Memorial Drive Landscape of Memory: Poppy Plaza
The Poppy Plaza is the first of many public spaces to be created as part of the second phase of Memorial Drive: Landscape of Memory, a City of Calgary effort led by the marc boutin architectural collaborative inc (MBAC) and Stantec Consulting. This park commemorates citizens who have served to protect our freedom and security, It marks the first major public gathering space identified in the plan for the redevelopment of Memorial Drive.
Poppy Plaza located at 1111 Memorial Dr. NW. The plaza commemorates Canada’s efforts during wartime, while at the same time offers a much needed public gathering space which helps connect people with the river’s edge. Transforming an underused open space around a busy intersection at Memorial Drive and 10th Street N.W. into a dynamic public space, the 86,100 square foot Plaza was designed an utilizes two surfaces. First, a folded wood deck made of low-maintenance Balau honours an existing heritage tree, provides seating and space for native plantings and is sheltered from the summer sun by a new grove of Aspen trees. The second surface is a weathering steel wall that navigates the sites steep grade change, protects the wood deck from winter ice flows and extends the adjacent urban neighbourhood to the river’s edge.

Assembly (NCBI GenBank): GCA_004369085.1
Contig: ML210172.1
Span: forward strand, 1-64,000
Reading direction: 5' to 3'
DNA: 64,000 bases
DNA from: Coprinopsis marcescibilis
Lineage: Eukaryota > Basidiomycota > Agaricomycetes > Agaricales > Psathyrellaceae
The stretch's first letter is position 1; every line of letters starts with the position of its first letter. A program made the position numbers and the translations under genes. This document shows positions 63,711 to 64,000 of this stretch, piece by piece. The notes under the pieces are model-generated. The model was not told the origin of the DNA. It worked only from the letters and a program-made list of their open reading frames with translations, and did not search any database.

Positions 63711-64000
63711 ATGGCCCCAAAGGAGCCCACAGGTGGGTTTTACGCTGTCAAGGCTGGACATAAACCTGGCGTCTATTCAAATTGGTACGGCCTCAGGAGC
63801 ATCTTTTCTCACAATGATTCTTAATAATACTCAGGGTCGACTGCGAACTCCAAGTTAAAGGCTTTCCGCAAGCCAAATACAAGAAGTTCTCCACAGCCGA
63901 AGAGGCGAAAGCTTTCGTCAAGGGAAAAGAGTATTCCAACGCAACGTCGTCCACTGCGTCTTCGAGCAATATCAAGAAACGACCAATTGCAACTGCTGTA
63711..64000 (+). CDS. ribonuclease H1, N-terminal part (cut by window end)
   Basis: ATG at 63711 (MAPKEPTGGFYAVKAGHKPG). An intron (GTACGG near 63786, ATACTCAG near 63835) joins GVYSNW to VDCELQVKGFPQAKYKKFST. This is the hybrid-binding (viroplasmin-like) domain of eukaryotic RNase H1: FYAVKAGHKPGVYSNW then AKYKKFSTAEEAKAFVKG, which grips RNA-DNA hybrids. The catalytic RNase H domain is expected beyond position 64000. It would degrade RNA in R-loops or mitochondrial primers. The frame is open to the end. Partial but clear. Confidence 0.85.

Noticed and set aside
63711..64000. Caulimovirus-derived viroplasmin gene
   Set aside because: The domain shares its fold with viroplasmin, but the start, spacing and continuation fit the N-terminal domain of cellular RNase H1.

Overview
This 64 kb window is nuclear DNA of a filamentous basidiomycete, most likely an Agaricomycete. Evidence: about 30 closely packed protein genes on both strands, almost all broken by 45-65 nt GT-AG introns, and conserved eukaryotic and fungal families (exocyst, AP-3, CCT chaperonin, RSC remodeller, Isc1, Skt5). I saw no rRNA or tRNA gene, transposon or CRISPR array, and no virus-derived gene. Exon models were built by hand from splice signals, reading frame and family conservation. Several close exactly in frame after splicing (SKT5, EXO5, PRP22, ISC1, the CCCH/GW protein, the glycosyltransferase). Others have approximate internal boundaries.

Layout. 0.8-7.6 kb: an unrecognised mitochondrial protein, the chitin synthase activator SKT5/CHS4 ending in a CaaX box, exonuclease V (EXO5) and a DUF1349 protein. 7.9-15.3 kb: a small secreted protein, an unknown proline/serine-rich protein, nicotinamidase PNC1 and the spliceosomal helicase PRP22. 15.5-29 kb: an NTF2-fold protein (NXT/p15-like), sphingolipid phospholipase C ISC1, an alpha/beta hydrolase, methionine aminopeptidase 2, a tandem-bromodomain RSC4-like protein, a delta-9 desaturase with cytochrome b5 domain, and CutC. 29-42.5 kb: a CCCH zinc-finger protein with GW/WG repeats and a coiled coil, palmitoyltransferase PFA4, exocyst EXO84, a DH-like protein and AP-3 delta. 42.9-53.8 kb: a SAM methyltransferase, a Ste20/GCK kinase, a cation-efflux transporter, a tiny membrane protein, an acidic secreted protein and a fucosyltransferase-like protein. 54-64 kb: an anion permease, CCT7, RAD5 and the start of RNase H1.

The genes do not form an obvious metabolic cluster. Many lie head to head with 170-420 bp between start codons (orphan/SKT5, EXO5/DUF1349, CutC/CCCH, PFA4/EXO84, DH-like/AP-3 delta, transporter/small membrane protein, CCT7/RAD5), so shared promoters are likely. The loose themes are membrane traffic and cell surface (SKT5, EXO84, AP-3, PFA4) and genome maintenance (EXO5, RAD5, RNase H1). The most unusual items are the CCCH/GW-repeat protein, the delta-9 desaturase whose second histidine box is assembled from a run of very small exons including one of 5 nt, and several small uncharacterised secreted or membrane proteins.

The vision for revitalization of a 9.5 kilometre pathway corridor parallel to Calgary’s Memorial Drive was ignited by the loss of the original cottonwood trees planted in remembrance of Canada’s sacrifices in the First World War. Poppy Plaza is the first of a series of planned nodes along a ‘Landscape of Memory’ renewal project. The project was developed to address various challenges, including connection of disparate access points into the site, access to the river’s edge, resolution of the conflict between pedestrians and commuter cyclists along the river pathway and creation of a space to accommodate large events and informal gatherings.
“The project’s goal is to revamp Memorial Drive and develop a space that commemorates Canada’s role during wartime, while offering a much needed contribution to the city’s fledgling public realm,” says Boutin.
“The main design challenges were the resolution of the complex urban design diagram, the development of a contemporary and inclusive voice for commemoration and the resolution of conflict between pedestrians and commuter cyclists,” said Boutin. “We accomplished these goals through the insertion of two folded surfaces, the first of weathering steel and the second a maintenance-free Balau wood surface.”